REVIEW: ‘Extreme Carnage: Phage,’ Issue #1

Reading Time: 4 minutes

Extreme Carnage: Phage #1

Extreme Carnage: Phage #1 is published by Marvel Comics. Written by Steve Orlando. The penciller is Gerardo Sandoval and the inker is Victor Nava. Colours by Chris Sotomayer and the letterer is Travis Lanham. This is part of the Extreme Carnage event.

Carnage has returned, infiltrating the American Government by inhabiting the alien-hating senator Peter Krane. He also has claimed some of the power from Knull, the God of Symbiotes. His presence now lingers in the Symbiote Code and Hive, allowing him to influence others of his kind. He reached out to his sibling Scream, who started to ignore its host. To stop Scream, Andi Benton burned the symbiote off her body. 

In this issue, Carnage reaches out to another family member: Phage. This time, there is no host to resist, leaving Phage open to control. Hiding away from civilization, the Life Foundation Symbiote is sent to New York. Andi is brought in by Alchemax after attacking them with Scream in their own tie-in. There may be a chance to salvage her symbiotic partner, but Phage is there to make sure Andi can’t be saved. But she is not alone, as Flash Thompson and Anti-Venom are also in the city.

This issue connects the two previous issues in the crossover, bringing all of the main characters so far into the same book. This does mean that the plot jumps between locations, but it is easy to follow as they seem to be heading for the same place. There is an intensity within the pace of the issue as the hero of the last issue is being hunted by the main character of the current one. This leads to an action-packed second half, which concludes in a brutal ending that was definitely unexpected.

The strangest aspect of Extreme Carnage: Phage #1 is the title character feels like a secondary character within most of the issue. Much of the comic is focused on Andi, which is certainly not a complaint. She has been a powerful, endearing figure in the early stages of the event. What sets her apart from other symbiote hosts is that she has her Hell mark, granting her powers without the aid of Scream. But she isn’t invincible. As for Phage, his actions in the comic means he is absolutely no passenger within the story, but it doesn’t feel like he is the driving force within the narrative. Anti-Venom has an impactful presence as Andi’s backup.

The art inhabits the chaos that has thrived within the crossover so far. Every human character that Sandoval draws has an entirely different shape. Flash without the symbiote is strong and tall, a typical soldier. Andi is smaller. The Alchemax scientist Dr. Steven is round and overweight whilst the host that Phage chooses is a hulking beast of a man. This diversity in body shape adds cartoonish proportions that leave an element of fun within the comic’s visuals.

It may be argued that Andi looks cooler in this comic than she did in the issue focused on her. With Scream gone, she relies on the Hell-Mark, and she varies from looking fierce to downright demonic. Black marks are appearing on her face.  But there are also very meaningful moments where she looks deflated and small, lost without her partner.

But like with the other issues in this series, the reader is here to see Symbiotes, and the comic delivers spectacularly. The contorting of the costumes is incredible, and the fight scenes are gloriously choreographed. Phage looks very different, Carnage’s influence over him altering the symbiote to resemble him. The Anti-Venom’s sharp corners and segmented parts leave it looking like a suit of armor. Having separate pencilers and inkers allows for more devotion to be given to the inks in particular. They are spectacular in Extreme Carnage: Phage #1. There is such a variety in the shadows and line weights provided by Nava that each page looks completely different. Every symbiote has a texture that the reader can almost feel.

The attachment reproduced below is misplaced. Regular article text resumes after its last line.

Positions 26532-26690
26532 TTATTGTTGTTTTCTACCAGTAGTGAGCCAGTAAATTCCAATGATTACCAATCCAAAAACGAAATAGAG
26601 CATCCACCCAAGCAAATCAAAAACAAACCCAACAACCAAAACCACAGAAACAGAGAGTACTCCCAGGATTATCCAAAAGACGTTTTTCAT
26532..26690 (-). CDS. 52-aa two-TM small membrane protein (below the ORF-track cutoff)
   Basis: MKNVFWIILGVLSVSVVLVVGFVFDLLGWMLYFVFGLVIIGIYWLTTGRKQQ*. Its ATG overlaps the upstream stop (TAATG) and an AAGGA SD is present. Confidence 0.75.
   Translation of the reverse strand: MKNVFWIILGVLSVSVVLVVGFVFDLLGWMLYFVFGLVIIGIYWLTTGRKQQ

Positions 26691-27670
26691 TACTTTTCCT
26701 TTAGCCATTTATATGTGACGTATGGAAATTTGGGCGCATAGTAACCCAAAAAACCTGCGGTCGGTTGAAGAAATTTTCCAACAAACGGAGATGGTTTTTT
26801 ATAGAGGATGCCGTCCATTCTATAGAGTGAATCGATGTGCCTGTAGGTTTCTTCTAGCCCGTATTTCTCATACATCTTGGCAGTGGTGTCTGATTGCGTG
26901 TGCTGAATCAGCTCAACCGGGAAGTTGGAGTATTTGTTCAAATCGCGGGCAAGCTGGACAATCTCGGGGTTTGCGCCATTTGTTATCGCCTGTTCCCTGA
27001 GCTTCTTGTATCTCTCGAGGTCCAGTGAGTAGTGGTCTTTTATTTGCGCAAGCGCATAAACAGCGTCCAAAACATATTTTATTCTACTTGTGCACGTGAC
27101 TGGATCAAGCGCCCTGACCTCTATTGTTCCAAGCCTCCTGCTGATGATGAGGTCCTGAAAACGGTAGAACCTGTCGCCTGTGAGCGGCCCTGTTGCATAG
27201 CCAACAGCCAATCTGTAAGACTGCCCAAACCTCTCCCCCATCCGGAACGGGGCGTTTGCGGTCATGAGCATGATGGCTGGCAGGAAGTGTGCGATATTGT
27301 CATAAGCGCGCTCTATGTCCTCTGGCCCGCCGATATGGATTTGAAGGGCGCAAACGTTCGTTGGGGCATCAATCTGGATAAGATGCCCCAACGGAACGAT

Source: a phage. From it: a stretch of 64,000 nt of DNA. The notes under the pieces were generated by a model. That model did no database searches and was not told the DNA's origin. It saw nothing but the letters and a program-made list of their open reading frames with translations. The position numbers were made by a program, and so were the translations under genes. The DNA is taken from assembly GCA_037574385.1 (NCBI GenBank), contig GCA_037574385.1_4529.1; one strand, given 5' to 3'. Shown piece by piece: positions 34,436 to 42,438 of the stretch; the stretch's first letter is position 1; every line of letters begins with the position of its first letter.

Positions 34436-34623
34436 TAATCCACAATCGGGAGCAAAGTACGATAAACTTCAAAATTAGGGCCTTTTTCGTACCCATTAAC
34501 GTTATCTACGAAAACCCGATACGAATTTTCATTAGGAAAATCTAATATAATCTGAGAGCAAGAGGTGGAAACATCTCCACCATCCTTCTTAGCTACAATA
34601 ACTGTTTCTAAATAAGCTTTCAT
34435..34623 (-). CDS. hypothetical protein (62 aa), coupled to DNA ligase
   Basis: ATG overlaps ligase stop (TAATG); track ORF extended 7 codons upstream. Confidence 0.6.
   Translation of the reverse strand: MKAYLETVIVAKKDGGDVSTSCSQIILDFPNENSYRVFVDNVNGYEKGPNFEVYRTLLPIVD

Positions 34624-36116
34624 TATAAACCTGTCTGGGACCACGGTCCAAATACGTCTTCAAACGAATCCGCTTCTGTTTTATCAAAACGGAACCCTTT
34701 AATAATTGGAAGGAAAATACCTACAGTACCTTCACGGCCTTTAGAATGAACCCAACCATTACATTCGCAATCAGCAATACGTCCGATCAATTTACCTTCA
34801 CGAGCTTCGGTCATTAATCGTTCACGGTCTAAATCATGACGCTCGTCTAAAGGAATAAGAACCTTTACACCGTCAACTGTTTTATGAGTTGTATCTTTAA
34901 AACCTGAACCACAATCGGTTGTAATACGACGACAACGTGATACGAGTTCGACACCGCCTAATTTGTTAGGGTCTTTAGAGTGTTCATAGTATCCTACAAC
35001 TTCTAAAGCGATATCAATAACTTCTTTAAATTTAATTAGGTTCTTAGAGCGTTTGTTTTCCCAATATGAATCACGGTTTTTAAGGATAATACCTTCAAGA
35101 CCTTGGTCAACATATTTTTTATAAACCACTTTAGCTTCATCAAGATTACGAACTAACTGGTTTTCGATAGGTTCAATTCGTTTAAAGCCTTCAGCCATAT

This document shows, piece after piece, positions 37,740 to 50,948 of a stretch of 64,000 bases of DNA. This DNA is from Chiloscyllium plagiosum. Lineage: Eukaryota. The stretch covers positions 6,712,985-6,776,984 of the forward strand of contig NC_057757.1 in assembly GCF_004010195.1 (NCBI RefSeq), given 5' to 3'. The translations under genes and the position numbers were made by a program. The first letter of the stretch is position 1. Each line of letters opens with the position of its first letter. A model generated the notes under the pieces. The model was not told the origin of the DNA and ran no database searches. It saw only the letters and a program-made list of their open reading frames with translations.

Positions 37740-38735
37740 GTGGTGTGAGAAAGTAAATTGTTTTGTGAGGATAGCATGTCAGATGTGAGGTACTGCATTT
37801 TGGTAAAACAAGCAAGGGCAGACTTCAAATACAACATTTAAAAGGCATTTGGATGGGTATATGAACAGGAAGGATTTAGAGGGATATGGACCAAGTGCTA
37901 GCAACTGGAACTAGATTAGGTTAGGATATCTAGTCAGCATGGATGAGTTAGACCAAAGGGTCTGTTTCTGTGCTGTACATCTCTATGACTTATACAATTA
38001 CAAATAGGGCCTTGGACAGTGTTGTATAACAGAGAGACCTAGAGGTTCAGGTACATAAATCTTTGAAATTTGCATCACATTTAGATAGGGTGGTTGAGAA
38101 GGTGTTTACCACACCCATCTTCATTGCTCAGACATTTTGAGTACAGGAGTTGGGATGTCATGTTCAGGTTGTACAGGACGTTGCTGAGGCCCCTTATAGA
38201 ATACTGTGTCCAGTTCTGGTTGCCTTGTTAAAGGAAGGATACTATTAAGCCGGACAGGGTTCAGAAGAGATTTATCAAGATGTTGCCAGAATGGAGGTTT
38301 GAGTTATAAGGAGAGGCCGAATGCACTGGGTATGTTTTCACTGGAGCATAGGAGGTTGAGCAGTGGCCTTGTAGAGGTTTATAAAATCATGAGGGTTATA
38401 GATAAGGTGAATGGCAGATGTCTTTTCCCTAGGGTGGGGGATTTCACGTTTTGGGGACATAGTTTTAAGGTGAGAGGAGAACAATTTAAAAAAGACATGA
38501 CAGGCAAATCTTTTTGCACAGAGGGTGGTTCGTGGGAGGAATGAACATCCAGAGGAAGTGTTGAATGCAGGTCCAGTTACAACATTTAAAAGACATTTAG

The colours are bright and vibrant for much of the issue. Carnage’s manipulations add blends the colours of his and Phage’s symbiotes together. This red and orange look is gorgeous. The cartoon element to the art appears again with very unnatural colours used for the backgrounds, such as light greens and blues. The pristine white on Anti-Venom’s skin is stunning. 

Lanham does a great job with the lettering. For most of the comic, standard font and word balloon are used, which is very easy to read and follow. But Carnage and Phage have their own word balloons. The colour of these alternate between red, orange, and yellow. This has a dynamic purpose, as the reader is always unsure which voice is coming from Phage.

Extreme Carnage: Phage #1 is another impressive chapter of Extreme Carnage. The energy, the violence, and the brilliant characters crossover no matter who the writer and artists are. But it feels like the title is wrong, as it creates the assumption that Phage will be the central figure. Especially considering how Scream’s tie-in almost entirely revolved around her. This does not detract from the overall impact the comic has on the reader, and fans of the Symbiotes will enjoy the showdown.

Extreme Carnage: Phage #1 is available now wherever comics are sold.

 


Extreme Carnage: Phage #1
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TL;DR

Extreme Carnage: Phage #1 is another impressive chapter of Extreme Carnage. The energy, the violence, and the brilliant characters crossover no matter who the writer and artists are. But it feels like the title is wrong, as it creates the assumption that Phage will be the central figure. Especially considering how Scream’s tie-in almost entirely revolved around her. This does not detract from the overall impact the comic has on the reader, and fans of the Symbiotes will enjoy the showdown.